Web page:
Controversial War of Independence memorial to be removed from Glasnevin

Glasnevin Cemetery has a ‘deserted’ memorial wall which controversially remembered British soldiers and RIC officers who died during the 1916 Rising and the Irish War of Independence in addition to Irish civilians and IRA volunteers.

The Dublin Cemeteries Trust said in a statement it had decided to stop the wall after it was badly vandalized for the third time.

“The Dublin Cemeteries Trust strongly believes that if the wall were to be repaired a third time, it would again be vandalized,” the trust said in a statement.

“Dublin Cemeteries Trust are unable to meet the costs of ongoing repairs to the wall or provide any security that would be required.”

The trust said it made the decision “with great regret”.

The Glasnevin Cemetery obituary wall was intended to include the name of every person who died in the Easter Rising, the Irish War of Independence and the Civil War.

However, the inclusion of the names of the Black and Tans and other British security forces caused widespread controversy and anger.

Independent councilor Nial Ring said the decision to remove the memorial wall was a “triumph of common sense and respect for people who fought and died for Ireland”.

However, RTÉ broadcaster Joe Duffy said he intended to protest the decision.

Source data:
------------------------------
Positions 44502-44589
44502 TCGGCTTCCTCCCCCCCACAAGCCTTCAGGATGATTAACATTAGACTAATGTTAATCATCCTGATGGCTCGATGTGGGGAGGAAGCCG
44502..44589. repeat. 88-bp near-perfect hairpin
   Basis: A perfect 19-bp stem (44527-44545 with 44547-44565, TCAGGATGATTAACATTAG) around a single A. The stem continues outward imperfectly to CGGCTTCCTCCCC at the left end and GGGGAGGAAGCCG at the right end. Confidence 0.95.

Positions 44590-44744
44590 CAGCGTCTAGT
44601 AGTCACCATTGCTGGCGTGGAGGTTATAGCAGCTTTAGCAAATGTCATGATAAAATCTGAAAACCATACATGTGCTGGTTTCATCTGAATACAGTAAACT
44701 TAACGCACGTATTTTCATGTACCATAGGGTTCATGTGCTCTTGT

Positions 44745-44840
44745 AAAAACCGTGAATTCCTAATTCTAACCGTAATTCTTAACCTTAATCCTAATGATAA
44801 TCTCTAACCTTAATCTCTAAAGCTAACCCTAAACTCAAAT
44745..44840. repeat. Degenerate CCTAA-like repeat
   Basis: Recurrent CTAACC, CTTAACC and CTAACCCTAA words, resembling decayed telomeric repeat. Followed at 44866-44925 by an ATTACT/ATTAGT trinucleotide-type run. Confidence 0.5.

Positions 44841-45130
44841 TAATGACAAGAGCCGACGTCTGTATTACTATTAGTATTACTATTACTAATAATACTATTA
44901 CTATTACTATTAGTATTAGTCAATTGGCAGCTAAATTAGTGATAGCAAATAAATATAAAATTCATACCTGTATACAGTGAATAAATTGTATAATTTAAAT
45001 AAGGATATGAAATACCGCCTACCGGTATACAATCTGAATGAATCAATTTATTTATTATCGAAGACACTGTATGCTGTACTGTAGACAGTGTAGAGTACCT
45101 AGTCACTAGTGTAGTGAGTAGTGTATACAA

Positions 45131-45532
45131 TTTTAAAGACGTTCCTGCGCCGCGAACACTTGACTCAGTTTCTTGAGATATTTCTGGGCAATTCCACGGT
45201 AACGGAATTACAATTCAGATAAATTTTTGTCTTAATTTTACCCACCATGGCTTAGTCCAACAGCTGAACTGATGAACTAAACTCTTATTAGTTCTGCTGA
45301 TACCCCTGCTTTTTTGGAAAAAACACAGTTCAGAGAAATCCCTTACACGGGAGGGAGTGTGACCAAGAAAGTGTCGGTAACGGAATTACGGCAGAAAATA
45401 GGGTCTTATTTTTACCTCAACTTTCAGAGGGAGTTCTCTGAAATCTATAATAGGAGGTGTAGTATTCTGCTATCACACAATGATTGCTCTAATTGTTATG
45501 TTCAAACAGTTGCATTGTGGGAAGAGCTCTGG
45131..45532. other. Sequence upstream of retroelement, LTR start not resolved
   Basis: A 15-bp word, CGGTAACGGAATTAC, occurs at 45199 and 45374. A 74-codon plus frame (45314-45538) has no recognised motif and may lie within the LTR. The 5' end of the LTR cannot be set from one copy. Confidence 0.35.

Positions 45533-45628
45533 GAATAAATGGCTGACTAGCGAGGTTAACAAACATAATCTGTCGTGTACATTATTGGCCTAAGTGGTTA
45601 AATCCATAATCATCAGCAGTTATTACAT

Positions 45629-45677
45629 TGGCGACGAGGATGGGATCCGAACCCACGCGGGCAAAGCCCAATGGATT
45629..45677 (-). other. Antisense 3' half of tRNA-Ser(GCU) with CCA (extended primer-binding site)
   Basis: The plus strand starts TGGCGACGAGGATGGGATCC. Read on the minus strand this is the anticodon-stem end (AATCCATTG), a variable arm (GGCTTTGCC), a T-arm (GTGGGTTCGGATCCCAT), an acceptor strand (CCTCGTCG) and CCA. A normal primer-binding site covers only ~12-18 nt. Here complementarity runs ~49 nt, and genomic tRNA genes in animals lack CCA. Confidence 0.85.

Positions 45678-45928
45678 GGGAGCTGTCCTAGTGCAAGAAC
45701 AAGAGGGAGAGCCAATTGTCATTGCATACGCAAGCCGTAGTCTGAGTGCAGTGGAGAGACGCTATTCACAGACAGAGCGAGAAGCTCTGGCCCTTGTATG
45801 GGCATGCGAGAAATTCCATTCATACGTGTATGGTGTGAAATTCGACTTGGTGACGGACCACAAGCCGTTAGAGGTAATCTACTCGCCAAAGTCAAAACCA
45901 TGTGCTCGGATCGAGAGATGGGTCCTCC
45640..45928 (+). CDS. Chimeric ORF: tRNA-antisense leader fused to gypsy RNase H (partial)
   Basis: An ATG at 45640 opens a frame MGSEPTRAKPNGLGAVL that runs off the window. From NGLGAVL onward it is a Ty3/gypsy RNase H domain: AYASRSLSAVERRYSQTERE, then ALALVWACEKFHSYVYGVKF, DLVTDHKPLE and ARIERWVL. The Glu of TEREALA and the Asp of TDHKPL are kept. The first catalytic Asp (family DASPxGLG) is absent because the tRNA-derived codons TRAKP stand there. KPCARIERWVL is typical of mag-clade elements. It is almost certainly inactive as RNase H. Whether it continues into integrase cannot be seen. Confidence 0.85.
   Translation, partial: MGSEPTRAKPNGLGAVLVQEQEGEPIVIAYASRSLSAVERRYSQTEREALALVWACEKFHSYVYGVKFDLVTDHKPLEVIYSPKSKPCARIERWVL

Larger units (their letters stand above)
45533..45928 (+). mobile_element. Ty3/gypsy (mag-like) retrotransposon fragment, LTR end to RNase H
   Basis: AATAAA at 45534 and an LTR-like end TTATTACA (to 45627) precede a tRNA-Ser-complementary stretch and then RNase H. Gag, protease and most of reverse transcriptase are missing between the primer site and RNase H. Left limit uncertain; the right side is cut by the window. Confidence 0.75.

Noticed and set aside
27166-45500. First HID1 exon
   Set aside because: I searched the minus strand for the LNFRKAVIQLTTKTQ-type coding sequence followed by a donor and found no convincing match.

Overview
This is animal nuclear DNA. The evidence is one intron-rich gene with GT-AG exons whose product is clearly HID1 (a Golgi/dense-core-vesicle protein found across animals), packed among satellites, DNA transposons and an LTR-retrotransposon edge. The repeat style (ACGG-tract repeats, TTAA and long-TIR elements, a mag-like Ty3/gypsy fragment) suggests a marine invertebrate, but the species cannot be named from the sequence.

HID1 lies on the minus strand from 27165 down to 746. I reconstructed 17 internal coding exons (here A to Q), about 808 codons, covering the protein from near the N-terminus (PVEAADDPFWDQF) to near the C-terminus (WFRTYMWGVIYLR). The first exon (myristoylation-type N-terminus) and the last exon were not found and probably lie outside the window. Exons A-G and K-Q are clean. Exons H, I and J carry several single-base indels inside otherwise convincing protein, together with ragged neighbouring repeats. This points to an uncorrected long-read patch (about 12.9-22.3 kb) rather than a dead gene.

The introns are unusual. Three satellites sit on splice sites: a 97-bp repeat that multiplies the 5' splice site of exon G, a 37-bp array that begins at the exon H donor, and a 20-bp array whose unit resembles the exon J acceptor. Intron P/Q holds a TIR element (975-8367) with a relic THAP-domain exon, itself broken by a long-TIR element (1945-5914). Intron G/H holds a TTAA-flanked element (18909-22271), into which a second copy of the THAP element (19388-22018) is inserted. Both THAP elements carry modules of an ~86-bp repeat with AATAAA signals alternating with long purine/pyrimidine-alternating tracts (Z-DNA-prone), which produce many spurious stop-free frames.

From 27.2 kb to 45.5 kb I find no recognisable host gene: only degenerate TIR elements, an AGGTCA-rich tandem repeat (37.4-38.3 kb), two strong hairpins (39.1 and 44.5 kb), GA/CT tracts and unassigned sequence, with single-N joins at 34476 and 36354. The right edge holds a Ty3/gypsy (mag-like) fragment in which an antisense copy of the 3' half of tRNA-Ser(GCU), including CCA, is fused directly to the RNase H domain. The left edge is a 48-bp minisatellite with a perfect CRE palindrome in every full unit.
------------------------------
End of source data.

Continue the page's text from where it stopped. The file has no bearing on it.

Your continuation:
“I am deeply saddened and shocked that vandalism and violence have triumphed in removing the only memorial in the world that names the children and civilian men and women killed that week,” said Duffy, who published a book in 2015. dedicated to the 40 children who perished during the 1916 Uprising.

“Certainly our mature country can remember all those who died – mostly Irish – whatever uniform they wore,” he added.

Tanáiste Leo Varadkar described the vandalism of the wall as a “huge setback for reconciliation”.

“Those who repeatedly vandalized the wall were motivated by feelings of hatred, narrow nationalism and anger,” Varadkar said on Twitter.

“We are better than that as a nation. Those are not our values. We must be prepared to reach out to the million people on our island who identify as British or British and Irish.”

The Dublin Cemeteries Trust said the black granite memorial wall will remain at Glasnevin, but names already inscribed on the wall will be replaced with black panels.

The trust is considering a stand-alone monument to remember all the victims between 1916 and 1923.

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